Crash celebrates four-day working week

Northern Ireland-based repairer Crash has celebrated two years since introduction a four-day working week without wages being reduced.

It launched the four-day week in 2020, reducing working hours from 35 hours to 28 hours.

Jonathan McKeown, CEO, said: “When we launched the project in summer 2018, there was real excitement within the team. We have been in operation for over 25 years and we have always wanted to offer the best working environment and employee benefits package, so our staff were reassured this was not about cost-cutting.

“Staff wellbeing has also never been as important than this year, with the new challenge that Covid-19 has brought. Thankfully, the groundwork we put into our working practices since 2018 ensured we were able to cope with the challenges the restrictions brought.”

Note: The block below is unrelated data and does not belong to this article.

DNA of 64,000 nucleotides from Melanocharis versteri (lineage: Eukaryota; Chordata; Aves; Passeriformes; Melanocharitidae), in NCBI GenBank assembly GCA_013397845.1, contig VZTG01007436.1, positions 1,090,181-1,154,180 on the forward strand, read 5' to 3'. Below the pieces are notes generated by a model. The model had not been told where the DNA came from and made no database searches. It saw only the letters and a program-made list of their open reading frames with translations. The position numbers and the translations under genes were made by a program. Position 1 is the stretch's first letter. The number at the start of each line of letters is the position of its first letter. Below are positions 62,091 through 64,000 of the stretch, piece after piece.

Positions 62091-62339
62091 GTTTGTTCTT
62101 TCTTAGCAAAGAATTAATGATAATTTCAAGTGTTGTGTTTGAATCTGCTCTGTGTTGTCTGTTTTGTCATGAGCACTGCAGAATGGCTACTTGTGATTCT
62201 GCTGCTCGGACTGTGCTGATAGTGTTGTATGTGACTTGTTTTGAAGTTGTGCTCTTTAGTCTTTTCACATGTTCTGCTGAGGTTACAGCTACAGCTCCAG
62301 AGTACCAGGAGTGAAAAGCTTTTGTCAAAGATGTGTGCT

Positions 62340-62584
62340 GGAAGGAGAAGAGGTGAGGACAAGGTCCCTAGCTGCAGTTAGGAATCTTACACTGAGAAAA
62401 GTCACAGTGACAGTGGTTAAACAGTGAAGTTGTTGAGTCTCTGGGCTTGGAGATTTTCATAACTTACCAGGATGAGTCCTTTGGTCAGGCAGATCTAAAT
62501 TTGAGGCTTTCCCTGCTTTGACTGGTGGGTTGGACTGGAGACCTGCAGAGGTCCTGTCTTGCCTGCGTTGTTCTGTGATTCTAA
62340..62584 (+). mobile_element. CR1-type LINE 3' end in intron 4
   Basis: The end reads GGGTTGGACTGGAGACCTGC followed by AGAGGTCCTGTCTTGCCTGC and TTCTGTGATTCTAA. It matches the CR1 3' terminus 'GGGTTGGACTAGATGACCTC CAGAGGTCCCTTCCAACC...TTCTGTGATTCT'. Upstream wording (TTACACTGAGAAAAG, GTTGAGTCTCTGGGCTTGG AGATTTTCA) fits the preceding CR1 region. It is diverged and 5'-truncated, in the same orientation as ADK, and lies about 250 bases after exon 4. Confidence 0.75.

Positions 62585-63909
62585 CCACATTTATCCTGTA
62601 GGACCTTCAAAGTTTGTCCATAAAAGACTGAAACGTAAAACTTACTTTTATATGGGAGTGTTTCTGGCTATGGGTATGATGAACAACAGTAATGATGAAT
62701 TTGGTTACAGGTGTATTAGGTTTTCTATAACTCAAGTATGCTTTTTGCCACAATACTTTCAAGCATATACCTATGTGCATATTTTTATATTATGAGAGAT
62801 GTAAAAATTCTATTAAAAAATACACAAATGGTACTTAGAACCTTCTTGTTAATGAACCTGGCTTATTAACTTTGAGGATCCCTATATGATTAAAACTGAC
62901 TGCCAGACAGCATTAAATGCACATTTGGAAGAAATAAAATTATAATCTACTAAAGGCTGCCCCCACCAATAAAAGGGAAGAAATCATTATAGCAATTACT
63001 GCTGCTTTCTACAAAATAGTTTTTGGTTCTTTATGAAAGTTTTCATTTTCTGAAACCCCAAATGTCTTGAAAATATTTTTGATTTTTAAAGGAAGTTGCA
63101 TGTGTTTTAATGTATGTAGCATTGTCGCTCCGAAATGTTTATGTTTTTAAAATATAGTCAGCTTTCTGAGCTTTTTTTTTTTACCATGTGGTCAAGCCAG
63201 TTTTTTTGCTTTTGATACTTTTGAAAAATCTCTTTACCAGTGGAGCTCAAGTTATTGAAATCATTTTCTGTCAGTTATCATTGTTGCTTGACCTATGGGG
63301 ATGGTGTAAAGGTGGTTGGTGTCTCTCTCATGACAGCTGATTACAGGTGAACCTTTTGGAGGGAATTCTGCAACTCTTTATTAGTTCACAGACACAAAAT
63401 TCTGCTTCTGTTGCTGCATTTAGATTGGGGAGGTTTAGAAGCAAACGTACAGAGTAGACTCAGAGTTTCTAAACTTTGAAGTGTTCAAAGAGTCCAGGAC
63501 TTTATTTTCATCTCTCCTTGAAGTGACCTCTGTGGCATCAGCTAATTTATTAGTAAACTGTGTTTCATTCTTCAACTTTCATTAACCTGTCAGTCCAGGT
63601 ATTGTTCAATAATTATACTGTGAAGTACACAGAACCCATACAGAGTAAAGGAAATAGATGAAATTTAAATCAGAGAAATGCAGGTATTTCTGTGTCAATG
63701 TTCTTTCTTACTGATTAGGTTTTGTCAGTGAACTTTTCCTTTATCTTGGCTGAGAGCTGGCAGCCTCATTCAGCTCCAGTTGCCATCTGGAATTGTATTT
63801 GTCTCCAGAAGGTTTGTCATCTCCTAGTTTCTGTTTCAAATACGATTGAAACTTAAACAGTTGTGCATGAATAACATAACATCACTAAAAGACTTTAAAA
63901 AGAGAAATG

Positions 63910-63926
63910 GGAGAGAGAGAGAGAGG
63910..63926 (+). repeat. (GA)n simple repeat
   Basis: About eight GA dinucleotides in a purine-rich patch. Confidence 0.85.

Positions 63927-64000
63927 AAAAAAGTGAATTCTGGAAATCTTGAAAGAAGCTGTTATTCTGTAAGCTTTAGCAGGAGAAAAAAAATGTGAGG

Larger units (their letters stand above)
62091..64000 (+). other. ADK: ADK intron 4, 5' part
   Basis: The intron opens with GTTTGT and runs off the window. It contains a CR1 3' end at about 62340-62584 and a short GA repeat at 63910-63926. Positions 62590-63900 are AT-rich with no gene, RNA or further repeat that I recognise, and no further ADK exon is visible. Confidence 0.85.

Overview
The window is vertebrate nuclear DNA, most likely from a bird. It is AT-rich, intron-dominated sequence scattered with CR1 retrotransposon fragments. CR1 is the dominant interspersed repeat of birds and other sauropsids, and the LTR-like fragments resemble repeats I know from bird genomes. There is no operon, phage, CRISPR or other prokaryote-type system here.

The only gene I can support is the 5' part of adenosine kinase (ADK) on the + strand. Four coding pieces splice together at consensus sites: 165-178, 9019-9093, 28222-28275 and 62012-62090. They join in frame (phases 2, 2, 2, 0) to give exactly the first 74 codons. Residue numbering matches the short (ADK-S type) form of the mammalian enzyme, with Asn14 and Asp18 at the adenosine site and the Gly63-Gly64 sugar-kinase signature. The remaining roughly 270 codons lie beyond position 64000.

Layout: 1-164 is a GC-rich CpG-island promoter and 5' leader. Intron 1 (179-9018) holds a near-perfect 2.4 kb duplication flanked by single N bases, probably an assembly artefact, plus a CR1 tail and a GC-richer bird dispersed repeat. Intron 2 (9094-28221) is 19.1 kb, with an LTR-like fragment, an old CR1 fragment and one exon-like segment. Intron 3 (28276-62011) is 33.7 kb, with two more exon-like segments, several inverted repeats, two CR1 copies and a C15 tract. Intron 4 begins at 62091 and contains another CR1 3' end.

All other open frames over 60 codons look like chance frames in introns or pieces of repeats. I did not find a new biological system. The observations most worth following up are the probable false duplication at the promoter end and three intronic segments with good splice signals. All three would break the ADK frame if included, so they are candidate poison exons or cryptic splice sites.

Michelle Murphy, head of operations and HR, said: “When we first launched this project in 2018 we knew there was a lot of preparation to do before we could implement the new working patterns. We set our teams the task of reviewing every working practice, encouraging every person to look at their individual role and ask what was inefficient.

“This has been an insightful process and they have eliminated some parts, streamlined other processes and used technology to make time savings. These suggestions were then documented before being reviewed by the management team with the vast majority of the recommendations being implemented.”